Diabetes diagnoses rising in youth, especially among minorities

Type 1 diabetes diagnoses have risen rapidly for Hispanic youth in comparison to other racial and ethnic groups, a recent study finds.

The issue: Chronic illnesses such as diabetes present ongoing challenges to healthcare providers, insurers and the general public. Previous research on American healthcare spending suggests diabetes is the nation’s costliest illness, with expenditures reaching approximately $101.4 billion in 2013. The prevalence of diabetes is increasing for Americans of all ages, partly because of growing national obesity rates. Obesity and type 2 diabetes, which is characterized by an inability to effectively produce and use insulin the body makes to manage blood glucose levels, are linked. Type 1 diabetes is characterized by the body’s lack of insulin due to autoimmune attacks on beta cells in the pancreas.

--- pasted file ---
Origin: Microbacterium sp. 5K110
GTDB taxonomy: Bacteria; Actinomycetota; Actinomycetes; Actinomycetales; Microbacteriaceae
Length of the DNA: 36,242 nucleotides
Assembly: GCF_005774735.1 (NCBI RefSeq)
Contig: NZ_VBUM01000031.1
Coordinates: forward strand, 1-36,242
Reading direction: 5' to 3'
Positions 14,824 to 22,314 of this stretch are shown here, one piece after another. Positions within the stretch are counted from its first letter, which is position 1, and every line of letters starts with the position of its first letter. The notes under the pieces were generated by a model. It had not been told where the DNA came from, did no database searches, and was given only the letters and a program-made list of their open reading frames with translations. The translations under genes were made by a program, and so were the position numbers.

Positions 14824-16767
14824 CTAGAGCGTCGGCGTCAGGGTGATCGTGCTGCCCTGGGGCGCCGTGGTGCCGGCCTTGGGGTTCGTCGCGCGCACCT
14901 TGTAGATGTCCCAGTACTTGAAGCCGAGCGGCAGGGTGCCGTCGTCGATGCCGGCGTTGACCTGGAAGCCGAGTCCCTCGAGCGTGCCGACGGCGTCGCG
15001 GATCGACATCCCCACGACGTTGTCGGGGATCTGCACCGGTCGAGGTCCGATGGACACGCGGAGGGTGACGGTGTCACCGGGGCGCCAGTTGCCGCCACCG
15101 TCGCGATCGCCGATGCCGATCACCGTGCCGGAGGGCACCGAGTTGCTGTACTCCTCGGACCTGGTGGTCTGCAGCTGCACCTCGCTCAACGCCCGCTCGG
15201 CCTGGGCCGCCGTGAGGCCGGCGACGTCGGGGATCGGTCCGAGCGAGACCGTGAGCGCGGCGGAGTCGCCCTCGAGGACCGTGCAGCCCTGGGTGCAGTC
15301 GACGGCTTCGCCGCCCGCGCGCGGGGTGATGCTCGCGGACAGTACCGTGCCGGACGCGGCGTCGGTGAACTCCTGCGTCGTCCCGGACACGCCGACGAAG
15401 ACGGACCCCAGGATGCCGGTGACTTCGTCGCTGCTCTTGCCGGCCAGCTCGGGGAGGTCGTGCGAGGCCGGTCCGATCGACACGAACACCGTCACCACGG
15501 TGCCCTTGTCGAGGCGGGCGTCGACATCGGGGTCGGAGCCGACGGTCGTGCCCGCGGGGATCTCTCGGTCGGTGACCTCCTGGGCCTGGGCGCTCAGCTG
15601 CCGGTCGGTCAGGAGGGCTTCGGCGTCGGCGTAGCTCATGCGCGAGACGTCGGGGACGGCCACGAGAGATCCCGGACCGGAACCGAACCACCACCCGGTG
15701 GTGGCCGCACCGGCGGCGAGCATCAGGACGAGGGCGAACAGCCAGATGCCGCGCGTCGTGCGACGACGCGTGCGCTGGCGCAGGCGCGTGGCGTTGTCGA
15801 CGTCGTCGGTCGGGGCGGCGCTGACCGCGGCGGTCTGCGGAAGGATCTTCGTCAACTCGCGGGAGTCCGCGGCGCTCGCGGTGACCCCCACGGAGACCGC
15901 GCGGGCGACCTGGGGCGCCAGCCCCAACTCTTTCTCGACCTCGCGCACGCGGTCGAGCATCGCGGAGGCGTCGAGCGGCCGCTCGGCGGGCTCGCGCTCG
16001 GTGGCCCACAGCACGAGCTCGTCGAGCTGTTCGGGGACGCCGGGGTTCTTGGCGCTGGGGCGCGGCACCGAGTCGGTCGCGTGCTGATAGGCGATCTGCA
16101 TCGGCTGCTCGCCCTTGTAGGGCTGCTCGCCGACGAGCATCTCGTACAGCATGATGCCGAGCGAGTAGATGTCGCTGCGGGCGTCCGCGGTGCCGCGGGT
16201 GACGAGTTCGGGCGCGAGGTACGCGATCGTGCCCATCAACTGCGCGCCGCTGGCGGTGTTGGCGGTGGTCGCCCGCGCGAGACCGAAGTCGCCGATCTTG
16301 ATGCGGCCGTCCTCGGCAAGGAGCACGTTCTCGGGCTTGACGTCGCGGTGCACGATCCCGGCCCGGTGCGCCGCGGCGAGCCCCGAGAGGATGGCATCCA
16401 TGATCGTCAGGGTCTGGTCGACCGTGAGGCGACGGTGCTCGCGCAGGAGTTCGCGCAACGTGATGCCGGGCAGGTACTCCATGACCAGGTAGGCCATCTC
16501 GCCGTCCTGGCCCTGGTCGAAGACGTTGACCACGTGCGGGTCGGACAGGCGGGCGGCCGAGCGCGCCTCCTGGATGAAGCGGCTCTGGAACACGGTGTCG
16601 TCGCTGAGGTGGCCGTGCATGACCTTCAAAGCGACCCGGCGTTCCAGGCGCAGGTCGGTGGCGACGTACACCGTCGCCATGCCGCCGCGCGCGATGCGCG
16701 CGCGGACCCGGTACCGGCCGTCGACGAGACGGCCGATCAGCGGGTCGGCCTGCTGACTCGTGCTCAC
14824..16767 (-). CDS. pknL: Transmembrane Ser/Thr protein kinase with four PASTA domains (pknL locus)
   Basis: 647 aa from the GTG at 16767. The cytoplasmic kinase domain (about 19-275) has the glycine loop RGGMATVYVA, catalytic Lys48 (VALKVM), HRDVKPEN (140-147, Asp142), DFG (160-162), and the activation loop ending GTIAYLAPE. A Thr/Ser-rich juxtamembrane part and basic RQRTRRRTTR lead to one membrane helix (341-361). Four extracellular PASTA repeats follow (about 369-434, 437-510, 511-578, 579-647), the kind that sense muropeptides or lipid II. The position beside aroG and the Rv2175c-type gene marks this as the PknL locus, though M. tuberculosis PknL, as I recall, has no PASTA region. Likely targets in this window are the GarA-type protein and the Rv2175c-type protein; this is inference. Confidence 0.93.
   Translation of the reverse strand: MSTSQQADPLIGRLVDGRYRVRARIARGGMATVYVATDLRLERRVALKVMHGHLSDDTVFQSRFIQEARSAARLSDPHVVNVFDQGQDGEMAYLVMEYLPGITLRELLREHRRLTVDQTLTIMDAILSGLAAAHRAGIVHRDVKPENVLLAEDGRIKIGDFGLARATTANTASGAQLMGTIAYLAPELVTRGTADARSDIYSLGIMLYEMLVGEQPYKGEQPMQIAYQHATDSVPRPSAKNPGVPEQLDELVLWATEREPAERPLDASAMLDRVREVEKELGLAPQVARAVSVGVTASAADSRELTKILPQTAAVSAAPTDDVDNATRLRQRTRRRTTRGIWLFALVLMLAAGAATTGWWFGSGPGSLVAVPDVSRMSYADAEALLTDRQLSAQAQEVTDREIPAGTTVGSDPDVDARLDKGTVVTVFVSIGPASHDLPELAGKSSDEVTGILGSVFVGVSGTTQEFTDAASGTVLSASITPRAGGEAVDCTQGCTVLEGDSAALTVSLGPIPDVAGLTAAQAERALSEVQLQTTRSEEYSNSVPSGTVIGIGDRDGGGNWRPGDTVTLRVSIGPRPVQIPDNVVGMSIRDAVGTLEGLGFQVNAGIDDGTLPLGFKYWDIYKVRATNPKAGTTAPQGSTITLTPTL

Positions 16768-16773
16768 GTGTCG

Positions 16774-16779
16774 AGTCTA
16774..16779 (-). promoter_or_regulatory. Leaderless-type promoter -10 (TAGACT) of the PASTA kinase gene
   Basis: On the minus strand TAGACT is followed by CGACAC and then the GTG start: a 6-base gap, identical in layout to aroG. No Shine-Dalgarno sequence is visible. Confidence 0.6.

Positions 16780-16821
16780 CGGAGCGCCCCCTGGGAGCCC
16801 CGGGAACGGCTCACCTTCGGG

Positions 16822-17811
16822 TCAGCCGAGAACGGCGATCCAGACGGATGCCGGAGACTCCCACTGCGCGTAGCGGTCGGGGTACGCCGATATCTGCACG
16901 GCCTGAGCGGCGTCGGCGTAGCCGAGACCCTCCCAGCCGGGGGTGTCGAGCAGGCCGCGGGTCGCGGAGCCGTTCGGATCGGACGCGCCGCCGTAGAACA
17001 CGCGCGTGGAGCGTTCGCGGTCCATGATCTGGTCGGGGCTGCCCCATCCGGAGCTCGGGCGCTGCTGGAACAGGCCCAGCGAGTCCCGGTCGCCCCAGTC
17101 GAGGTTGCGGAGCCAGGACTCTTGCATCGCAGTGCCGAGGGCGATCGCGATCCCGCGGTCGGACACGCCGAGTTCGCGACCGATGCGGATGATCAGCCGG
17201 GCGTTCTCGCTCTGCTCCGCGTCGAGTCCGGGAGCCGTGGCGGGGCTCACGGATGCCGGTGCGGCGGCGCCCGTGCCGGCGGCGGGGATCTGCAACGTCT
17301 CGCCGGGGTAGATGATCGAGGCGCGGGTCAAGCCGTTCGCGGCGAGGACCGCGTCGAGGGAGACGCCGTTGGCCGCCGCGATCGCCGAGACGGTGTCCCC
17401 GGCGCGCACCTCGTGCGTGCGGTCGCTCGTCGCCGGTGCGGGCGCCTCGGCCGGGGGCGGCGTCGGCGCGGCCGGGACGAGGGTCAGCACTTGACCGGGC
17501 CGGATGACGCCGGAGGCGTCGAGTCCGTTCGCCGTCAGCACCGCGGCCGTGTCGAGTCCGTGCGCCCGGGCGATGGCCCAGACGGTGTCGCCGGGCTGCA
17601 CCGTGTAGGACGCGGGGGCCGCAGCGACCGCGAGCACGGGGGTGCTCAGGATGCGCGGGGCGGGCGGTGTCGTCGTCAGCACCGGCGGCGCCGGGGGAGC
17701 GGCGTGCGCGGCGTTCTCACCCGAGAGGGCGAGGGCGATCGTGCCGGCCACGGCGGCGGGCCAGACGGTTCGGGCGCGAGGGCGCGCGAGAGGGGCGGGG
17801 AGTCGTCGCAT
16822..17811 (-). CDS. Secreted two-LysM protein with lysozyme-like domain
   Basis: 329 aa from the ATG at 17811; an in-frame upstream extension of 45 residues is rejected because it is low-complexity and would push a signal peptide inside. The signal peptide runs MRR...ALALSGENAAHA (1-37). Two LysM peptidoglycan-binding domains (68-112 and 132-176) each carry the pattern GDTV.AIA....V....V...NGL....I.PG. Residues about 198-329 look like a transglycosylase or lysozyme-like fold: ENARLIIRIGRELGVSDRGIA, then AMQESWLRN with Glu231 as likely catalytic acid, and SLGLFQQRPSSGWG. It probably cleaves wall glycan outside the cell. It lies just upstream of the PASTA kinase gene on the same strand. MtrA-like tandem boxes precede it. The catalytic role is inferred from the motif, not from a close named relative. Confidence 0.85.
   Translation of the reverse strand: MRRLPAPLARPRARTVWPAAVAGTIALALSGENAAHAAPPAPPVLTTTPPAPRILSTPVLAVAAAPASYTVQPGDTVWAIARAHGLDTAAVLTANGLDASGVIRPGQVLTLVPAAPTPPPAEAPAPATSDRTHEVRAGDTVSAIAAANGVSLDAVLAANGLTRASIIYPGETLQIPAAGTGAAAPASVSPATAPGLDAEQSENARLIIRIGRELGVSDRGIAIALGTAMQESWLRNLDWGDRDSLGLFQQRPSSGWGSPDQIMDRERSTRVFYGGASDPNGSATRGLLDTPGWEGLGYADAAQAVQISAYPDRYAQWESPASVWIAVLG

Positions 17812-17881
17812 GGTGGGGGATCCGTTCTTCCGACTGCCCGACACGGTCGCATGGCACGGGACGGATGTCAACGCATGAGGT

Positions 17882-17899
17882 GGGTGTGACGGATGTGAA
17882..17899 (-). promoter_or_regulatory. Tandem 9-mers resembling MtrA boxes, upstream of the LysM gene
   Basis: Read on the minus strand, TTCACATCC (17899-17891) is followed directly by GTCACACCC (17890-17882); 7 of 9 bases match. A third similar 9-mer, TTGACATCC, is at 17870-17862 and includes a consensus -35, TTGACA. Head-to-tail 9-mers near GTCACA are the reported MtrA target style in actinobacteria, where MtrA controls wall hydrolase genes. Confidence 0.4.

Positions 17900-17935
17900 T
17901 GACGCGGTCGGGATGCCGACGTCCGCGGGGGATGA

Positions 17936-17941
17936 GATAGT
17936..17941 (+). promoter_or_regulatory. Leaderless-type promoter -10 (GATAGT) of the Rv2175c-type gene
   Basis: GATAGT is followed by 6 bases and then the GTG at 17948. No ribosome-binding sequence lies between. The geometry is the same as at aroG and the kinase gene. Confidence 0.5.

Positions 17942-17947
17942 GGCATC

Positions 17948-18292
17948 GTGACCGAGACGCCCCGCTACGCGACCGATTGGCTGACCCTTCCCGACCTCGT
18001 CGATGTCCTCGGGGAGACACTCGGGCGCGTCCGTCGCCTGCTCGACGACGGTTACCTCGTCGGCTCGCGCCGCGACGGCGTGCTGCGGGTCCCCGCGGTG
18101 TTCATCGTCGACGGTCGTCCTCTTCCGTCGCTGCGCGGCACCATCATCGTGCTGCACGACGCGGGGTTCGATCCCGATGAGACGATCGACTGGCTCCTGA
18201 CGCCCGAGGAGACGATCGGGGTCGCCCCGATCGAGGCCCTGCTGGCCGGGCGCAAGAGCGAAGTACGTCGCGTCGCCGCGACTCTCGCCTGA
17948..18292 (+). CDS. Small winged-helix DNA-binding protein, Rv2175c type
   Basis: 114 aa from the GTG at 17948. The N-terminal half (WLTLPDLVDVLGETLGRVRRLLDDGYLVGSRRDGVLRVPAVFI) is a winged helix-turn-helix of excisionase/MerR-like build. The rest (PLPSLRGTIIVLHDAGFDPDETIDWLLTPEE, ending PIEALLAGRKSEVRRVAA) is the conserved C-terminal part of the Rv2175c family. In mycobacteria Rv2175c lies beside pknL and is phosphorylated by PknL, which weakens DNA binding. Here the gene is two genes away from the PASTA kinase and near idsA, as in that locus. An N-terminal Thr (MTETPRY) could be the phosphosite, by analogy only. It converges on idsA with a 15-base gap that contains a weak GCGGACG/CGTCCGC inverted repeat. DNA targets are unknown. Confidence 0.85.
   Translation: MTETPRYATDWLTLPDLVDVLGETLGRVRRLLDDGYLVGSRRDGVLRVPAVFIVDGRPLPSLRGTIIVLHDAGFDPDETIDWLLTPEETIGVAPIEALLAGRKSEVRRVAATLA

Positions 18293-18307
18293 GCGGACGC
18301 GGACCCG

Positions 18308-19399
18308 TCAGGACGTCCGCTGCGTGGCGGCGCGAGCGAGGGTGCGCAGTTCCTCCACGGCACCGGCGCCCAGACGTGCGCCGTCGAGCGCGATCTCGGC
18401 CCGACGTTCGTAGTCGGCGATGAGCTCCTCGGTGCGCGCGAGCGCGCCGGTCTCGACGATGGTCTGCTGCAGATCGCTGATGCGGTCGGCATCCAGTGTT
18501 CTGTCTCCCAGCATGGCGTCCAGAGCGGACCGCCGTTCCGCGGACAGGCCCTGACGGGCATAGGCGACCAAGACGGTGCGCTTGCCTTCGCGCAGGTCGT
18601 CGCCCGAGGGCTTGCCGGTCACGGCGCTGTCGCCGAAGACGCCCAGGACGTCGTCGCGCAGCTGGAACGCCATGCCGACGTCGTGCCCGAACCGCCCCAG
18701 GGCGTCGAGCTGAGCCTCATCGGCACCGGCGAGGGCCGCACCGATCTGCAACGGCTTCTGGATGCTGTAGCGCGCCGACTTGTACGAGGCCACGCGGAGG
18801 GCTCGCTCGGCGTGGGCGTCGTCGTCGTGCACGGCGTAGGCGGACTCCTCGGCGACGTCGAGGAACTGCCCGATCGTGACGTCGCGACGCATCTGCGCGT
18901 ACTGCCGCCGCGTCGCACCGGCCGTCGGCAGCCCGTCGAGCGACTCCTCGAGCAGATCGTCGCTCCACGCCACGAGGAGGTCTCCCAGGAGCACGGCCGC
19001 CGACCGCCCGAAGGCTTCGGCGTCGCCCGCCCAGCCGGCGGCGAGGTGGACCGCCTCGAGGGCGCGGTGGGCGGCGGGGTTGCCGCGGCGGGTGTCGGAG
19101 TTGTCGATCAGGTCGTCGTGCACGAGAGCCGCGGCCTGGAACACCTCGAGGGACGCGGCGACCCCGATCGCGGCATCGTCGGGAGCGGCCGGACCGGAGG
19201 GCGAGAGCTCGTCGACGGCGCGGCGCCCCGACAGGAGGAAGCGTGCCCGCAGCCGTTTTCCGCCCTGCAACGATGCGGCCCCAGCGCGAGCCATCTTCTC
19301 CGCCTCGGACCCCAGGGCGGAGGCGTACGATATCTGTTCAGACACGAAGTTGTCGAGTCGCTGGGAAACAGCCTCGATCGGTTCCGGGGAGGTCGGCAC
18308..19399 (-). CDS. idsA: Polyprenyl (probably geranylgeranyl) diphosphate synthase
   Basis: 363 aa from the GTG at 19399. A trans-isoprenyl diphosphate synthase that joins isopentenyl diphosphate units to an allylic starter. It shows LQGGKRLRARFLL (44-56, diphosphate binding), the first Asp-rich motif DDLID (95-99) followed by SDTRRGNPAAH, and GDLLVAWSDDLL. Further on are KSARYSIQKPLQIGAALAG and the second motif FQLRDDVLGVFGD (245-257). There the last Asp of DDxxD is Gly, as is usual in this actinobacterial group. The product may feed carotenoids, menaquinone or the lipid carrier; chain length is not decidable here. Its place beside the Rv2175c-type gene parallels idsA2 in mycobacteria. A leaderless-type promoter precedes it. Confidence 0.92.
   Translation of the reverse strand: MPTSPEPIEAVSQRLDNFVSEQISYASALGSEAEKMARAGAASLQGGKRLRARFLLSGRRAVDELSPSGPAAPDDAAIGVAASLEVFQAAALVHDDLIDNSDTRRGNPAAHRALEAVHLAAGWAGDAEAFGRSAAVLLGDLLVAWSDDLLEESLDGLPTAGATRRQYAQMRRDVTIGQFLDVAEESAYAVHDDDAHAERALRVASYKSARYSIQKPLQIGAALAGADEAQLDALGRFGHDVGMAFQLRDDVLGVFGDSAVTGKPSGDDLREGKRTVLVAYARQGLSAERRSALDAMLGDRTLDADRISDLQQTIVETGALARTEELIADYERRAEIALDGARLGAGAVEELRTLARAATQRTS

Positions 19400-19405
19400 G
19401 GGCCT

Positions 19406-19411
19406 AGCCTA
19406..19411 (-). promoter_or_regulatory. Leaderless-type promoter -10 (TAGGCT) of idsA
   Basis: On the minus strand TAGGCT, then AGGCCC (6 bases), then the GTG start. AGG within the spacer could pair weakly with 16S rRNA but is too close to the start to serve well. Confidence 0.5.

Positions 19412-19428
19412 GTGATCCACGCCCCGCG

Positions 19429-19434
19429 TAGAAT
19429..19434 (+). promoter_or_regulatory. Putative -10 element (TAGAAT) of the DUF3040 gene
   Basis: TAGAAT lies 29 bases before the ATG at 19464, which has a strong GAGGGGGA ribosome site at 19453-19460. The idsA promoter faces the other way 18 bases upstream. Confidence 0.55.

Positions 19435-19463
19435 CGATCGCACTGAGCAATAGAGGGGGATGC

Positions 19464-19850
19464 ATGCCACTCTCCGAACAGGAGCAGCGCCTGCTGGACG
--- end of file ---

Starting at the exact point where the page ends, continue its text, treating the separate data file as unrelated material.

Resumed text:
Though diagnoses of both type 1 and type 2 diabetes are on the rise, there are variations in how different groups are affected by this broader trend. A new study suggests that the incidence of type 1 and type 2 diabetes has increased for minority youths more than for their non-Hispanic white peers.

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